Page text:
A Return to Normalcy

Seniors experience their first normal school year post COVID.


Emma Boucher, Staff Writer

It’s March 2022, Covid-19 is all over the media, all stores are closing, nonessential personnel are staying home, and kids are stuck in their house with nothing but their phones. Three weeks is turning into a whole year, boredom turns into rage, and school is online.

Being told school was going to be cleaned for three weeks, expecting to return was a highlight for some of the Goffstown students- a vacation.  Realizing in April that school was going to be online indefinitely was the beginning of the end for some students. The less motivated, the troubled, the learning challenged, they all struggled to finish school. Online school was a huge learning curve for everyone.

The online format did not work for everyone. “School started to feel like a chore,” one senior  says.  “It  [online learning] really did take a toll on my education.” Julia Charest, a senior, says. “ I struggled to find the motivation to do my school work and it didn’t really work well for me,” Julia says. “I was able to get my work done but I never felt like I was learning, passing and failing was easier determined by how well you can fill in some blanks and press submit,” one senior says. 

When the end of freshman year turned into the beginning of sophomore year, things barely changed. Everyone was six feet apart, masked, and following a hybrid schedule, meaning only seeing half the class that they used to. Lunches were spaced out and masks were on. There was not a single assembly, dance, or group anything indoors.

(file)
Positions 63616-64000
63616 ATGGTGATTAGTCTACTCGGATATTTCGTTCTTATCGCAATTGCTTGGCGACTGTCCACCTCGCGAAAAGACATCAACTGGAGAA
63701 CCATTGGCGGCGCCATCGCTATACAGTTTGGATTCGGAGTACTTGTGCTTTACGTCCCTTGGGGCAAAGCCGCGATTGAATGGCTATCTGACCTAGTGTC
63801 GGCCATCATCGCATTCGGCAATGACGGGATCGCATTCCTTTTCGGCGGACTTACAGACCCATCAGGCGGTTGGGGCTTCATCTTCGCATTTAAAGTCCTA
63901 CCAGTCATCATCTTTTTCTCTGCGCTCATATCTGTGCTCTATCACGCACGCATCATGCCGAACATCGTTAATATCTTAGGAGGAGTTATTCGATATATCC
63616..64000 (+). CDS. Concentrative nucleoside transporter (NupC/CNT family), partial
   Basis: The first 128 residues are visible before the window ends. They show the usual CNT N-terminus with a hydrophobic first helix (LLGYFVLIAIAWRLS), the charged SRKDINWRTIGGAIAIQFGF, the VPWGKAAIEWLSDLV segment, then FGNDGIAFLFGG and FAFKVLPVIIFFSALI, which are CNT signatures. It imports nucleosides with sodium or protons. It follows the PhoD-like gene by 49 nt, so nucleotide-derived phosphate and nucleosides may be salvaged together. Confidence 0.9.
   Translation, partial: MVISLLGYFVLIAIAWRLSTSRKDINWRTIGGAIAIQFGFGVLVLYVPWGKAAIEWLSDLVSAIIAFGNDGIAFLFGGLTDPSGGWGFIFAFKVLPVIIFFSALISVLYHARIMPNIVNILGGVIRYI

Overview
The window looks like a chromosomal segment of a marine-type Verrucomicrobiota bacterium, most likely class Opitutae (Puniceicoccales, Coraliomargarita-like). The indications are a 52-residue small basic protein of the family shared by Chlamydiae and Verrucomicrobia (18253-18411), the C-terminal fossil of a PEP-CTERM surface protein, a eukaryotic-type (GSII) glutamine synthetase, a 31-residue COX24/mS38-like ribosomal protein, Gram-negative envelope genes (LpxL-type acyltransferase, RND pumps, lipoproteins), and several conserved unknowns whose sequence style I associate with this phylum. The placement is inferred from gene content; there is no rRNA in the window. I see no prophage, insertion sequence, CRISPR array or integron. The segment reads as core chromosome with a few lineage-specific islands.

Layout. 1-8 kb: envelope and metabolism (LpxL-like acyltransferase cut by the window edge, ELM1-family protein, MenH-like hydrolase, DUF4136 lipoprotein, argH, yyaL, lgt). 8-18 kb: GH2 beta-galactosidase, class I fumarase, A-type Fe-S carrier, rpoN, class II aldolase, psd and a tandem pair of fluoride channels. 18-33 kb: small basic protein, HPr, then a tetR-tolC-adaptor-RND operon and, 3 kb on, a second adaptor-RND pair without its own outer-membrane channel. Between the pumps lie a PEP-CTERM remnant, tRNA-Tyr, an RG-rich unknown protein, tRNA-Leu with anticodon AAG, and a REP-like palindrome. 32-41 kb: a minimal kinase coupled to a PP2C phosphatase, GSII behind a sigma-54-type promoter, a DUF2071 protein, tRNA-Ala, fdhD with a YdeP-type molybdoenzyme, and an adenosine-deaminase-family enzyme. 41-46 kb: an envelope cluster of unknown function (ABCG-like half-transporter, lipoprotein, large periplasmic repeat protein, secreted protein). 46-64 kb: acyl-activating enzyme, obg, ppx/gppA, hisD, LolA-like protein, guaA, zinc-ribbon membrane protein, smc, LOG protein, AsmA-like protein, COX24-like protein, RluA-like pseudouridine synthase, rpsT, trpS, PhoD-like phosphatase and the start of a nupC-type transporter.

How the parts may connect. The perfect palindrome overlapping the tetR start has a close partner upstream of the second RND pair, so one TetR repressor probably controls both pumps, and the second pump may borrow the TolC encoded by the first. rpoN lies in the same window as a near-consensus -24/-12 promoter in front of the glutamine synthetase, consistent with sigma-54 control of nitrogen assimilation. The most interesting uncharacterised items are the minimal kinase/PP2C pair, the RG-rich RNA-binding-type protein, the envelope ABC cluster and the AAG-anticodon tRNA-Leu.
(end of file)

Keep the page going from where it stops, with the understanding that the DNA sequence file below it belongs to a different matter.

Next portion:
“School didn’t hold a lot of activities [sophomore year], it felt really boring and definitely upsetting, because it’s such a once and a lifetime experience we missed out on.” Julia says. She feels like the school didn’t accommodate well to the circumstances. “The fact that we weren’t in a classroom setting with our peers or talking to or engaging with our peers, I think that definitely hurt my social life. I stopped being as social as I was over the past two years,” Julia says. “I think that our sophomore year was very lonely. It felt like I was in an invisible hamster bubble, no one was really able to go near each other,” One senior says. 

Although it feels that the last two years were very lonely, seniors can look at this year as a chance to make up for some of the things they missed. GHS students have had an assembly,